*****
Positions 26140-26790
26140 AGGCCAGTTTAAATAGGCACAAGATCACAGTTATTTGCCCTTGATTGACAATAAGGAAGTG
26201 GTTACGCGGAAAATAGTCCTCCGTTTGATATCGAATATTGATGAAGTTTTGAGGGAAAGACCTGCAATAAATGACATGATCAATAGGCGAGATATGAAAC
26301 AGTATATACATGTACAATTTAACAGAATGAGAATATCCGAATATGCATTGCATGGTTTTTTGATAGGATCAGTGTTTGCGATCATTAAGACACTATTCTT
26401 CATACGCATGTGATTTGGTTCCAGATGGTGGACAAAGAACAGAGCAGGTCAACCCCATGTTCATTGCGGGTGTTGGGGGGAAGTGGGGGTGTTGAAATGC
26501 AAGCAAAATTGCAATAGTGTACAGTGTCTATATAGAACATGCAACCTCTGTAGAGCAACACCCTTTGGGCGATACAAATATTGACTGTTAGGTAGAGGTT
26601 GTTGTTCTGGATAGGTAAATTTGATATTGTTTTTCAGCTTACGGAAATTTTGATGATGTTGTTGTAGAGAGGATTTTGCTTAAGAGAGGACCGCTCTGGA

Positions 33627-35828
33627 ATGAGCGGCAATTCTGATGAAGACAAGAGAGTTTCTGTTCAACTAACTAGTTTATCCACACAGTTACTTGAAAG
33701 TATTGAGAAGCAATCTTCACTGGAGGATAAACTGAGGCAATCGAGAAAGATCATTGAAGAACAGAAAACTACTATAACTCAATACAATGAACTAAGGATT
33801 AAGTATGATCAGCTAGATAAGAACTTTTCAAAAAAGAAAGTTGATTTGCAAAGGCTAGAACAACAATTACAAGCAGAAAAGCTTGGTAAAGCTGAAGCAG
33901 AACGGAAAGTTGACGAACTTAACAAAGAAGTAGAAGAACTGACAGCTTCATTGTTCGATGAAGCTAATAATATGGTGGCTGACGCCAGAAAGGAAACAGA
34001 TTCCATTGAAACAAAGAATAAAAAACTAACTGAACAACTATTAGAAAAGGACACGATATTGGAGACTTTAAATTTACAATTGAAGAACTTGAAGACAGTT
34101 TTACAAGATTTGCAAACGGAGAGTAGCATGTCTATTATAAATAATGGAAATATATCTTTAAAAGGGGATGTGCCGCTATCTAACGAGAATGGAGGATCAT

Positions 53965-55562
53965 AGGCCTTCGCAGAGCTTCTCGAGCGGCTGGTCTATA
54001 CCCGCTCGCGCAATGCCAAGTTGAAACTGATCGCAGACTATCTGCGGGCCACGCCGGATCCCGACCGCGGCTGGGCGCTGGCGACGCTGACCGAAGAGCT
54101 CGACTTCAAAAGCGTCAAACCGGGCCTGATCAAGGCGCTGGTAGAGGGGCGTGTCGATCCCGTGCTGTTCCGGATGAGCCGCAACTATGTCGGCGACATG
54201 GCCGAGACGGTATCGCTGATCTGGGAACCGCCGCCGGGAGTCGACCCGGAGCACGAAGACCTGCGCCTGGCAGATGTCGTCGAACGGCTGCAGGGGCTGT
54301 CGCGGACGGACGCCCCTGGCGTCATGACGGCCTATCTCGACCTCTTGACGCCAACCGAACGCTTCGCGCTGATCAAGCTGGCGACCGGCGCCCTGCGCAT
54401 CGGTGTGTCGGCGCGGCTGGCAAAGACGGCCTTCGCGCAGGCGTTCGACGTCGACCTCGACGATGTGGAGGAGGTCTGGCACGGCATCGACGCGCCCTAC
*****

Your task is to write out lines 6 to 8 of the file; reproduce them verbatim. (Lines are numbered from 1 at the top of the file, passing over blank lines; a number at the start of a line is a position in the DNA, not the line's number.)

26501 AAGCAAAATTGCAATAGTGTACAGTGTCTATATAGAACATGCAACCTCTGTAGAGCAACACCCTTTGGGCGATACAAATATTGACTGTTAGGTAGAGGTT
26601 GTTGTTCTGGATAGGTAAATTTGATATTGTTTTTCAGCTTACGGAAATTTTGATGATGTTGTTGTAGAGAGGATTTTGCTTAAGAGAGGACCGCTCTGGA

Positions 33627-35828